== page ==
Why Serve on a course?

 "If you really want to get established in Dhamma, if you really want to apply Dhamma in your day-to-day life, give some service in Dhamma courses and get proper training. By giving Dhamma service in a course, you are fulfilling the teaching of the Buddha which is not just to help yourself to get liberated but also to help others to get liberated. Therefore, I keep recommending to my students, 'As you find time of ten days for purifying your mind for your own development in Dhamma, you must also give at least ten days in a year to serve others so that both the aspects of Buddha's teaching become stronger in you.'

I want all of you to keep growing in Dhamma, not just to take courses and then to forget about it. You have to apply Dhamma in life. And to apply it in life, serve at least one course a year to get the strength to apply it in life. May you all keep growing in Dhamma-not only for your good and benefit, not only for your liberation, but also for the good and benefit of so many others, for the liberation of so many others.

Bhavatu sabba mangalam!"


What time do 3 day courses start and finish?

Please arrive for registration between 2 and 5pm. A meal is served at 6.30pm, orientation talk at 7.15.

Courses start at 8pm, on day 0 and end around 4pm on day 3. If you are traveling by train this will leave you enough time to get the the station.

Why does Mr Goenka recommend Serving on a Course?

"While serving, you are learning how to apply Dhamma in day-to-day life. After all, Dhamma is not an escape from daily responsibilities.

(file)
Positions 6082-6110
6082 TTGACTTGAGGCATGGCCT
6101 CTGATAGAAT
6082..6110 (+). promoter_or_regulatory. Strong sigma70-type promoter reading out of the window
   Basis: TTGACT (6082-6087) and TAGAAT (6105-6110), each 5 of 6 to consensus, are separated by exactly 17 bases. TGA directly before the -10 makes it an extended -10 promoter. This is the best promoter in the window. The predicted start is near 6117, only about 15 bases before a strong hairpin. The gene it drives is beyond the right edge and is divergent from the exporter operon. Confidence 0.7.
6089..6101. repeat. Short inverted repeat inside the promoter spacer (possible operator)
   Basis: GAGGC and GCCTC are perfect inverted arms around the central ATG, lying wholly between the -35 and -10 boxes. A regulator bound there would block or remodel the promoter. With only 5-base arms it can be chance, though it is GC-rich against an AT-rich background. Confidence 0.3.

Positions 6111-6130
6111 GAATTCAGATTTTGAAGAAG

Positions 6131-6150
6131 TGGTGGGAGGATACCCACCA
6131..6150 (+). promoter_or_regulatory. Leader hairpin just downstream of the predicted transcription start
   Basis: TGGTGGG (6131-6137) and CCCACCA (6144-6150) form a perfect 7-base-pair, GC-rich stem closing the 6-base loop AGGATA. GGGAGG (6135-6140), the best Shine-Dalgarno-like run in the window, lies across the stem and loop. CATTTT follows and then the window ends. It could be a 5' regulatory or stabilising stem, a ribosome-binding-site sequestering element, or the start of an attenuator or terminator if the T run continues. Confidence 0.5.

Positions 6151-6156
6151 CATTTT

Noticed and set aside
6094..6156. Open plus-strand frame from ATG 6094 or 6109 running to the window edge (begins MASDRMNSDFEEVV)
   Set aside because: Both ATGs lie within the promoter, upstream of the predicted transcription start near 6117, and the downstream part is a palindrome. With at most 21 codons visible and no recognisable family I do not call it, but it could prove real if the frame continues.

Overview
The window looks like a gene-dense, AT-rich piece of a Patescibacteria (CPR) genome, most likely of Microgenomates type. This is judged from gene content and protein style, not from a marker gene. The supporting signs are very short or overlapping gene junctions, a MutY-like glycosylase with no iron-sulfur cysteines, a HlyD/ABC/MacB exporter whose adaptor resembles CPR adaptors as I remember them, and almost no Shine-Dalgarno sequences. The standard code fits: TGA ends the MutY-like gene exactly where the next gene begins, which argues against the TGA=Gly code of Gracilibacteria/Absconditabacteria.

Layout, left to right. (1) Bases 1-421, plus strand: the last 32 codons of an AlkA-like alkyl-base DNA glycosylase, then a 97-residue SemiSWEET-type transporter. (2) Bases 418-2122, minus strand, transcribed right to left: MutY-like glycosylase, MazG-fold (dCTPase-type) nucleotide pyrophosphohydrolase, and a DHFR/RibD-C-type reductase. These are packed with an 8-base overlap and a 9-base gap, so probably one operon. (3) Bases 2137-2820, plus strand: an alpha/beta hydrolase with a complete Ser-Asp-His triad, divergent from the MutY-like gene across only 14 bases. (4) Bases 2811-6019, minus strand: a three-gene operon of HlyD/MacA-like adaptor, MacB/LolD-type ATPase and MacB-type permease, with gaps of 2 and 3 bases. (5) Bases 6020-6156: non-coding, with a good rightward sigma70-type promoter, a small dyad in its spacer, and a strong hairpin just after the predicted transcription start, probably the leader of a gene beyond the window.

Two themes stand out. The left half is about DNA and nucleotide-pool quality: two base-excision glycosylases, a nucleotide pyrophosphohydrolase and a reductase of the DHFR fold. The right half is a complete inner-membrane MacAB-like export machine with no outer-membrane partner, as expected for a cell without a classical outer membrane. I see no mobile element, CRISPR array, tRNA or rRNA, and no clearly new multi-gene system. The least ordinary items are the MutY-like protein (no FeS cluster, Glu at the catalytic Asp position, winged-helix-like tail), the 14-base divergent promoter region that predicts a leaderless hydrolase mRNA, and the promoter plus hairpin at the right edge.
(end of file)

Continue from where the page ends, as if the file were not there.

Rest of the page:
By learning to act according to Dhamma in dealing with students and situations here in the little world of a meditation course or centre, you train yourself to act in the same way in the world outside.
Despite the fact that unwanted things keep happening, you practice trying to maintain the balance of your mind, and to generate love and compassion in response. This is the lesson that you are trying to master here. You are a student as much as those who are sitting in the course.

Keep on learning while humbly serving others. Keep thinking, 'I am here in training, to practice serving without expecting anything in return. I am working so that others may benefit from the Dhamma. Let me help them by setting a good example, and in so doing, help myself as well.'

May all of you who give Dhamma service become strengthened in Dhamma. May you learn to develop your goodwill, love and compassion for others. May all of you progress in Dhamma, and enjoy real peace, real harmony, real happiness."

Bhavatu sabba mangalam!
S. N. Goenka